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    Don't forget the antivirals and the Staphypan vaccine

    There must be something that links all these drugs...
     
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  9. Dufresne

    Dufresne almost there...

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    Until they can prove we have something that healthy people don't, I'd say our problem is far more complicated and is going to require all sorts of approaches to fix. I suspect immune drugs, specifically modulators, will be part of the answer.
     
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  10. duncan

    duncan Senior Member

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    I would imagine some of us vacillate. I know I do.

    Some days I am sure I am infected with TBD's - and it is simply a matter of uncovering which TBDs, then contriving the right combination of abx and parasite killers and antivirals etc, and the right amount of time, in the right order....

    Other times I am not so sure. Those are times when I think my immune system is broken, not simply broken, but broken, maybe by Lyme & Company, maybe by something else that was brought to life because of Lyme - like a HERV.

    Or a combination other than retroviruses, perhaps I caught an enterovirus on top of Lyme - or visa versa - or an old smoldering HHV strain intertwined somehow, and that odd combination at just the right moment acted as a tipping point into ME/CFS.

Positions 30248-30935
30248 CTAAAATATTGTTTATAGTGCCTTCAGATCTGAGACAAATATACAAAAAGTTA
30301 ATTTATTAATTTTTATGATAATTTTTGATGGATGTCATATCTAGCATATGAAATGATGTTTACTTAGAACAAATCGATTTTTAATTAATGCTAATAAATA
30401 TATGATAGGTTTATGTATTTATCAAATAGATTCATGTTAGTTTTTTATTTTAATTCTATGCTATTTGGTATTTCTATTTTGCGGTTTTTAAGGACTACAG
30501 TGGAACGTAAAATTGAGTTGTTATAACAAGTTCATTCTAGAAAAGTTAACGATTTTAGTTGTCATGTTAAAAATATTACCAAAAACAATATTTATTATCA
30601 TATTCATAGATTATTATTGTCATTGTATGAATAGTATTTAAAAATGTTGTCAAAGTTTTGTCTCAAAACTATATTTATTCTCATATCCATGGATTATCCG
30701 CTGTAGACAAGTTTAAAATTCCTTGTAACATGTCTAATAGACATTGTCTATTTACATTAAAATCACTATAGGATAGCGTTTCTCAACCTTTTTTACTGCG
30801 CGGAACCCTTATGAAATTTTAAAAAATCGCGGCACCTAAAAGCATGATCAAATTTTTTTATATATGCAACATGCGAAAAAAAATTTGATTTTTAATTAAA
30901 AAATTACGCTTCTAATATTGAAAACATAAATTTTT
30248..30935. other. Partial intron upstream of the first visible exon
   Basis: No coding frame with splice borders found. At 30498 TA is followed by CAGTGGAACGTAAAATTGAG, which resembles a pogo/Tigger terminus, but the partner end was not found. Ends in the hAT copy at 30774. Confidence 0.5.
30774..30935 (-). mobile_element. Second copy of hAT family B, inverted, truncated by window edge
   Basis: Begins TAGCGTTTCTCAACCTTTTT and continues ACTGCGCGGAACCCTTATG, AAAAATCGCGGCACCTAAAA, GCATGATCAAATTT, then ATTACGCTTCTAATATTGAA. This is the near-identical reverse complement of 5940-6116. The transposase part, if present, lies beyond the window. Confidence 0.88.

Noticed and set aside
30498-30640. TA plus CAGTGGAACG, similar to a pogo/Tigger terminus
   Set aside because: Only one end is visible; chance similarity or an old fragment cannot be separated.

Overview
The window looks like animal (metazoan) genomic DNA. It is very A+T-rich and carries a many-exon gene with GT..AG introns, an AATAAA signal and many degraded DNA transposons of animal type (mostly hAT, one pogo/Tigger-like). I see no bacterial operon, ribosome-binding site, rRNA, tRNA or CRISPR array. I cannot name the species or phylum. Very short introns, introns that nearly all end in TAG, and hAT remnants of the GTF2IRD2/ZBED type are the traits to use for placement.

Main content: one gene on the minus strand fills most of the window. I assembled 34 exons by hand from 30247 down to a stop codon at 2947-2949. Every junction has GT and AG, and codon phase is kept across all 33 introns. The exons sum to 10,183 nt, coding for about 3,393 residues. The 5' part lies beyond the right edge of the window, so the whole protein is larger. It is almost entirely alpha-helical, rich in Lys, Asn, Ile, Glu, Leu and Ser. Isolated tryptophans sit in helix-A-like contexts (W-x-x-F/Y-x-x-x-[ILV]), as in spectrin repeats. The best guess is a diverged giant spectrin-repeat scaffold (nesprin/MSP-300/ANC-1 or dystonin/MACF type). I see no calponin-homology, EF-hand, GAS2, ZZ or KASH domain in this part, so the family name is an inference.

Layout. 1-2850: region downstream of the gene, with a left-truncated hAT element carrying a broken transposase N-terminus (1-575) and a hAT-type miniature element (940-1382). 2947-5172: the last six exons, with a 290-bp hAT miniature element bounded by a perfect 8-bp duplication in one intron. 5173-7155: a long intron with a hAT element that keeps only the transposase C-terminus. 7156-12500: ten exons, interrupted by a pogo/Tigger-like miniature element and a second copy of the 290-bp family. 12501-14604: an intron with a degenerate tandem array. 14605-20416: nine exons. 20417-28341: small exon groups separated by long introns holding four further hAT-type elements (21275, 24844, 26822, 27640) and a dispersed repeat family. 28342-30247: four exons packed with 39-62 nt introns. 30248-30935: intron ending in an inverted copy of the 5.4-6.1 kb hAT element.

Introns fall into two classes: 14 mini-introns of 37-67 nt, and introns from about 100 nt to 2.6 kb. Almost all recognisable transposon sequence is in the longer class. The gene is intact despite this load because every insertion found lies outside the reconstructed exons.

So, how does one approach treatment in that context, I wonder sometimes.
     
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  11. alex3619

    alex3619 Senior Member

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    What nut? Why isn't it an olive? Until we figure out which nut it is we will be always swinging that sledgehammer in the hope it hits something, and does not do too much damage.

    Before we figure out the best way to crack the nut, we need to find the correct prescription for our glasses so we can see which nut we need to crack.
     
  12. Gingergrrl

    Gingergrrl Senior Member

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    Wouldn't it also matter what was found on testing? Like for me, I now know I am positive for two rare auto-antibodies (one that affects the calcium channels) that we plan to target but I am negative on every Lyme and TBD test from 2010-2015. I am positive on blood tests for MCAS and have all the severe clinical MCAS symptoms but negative on all kinds of other things.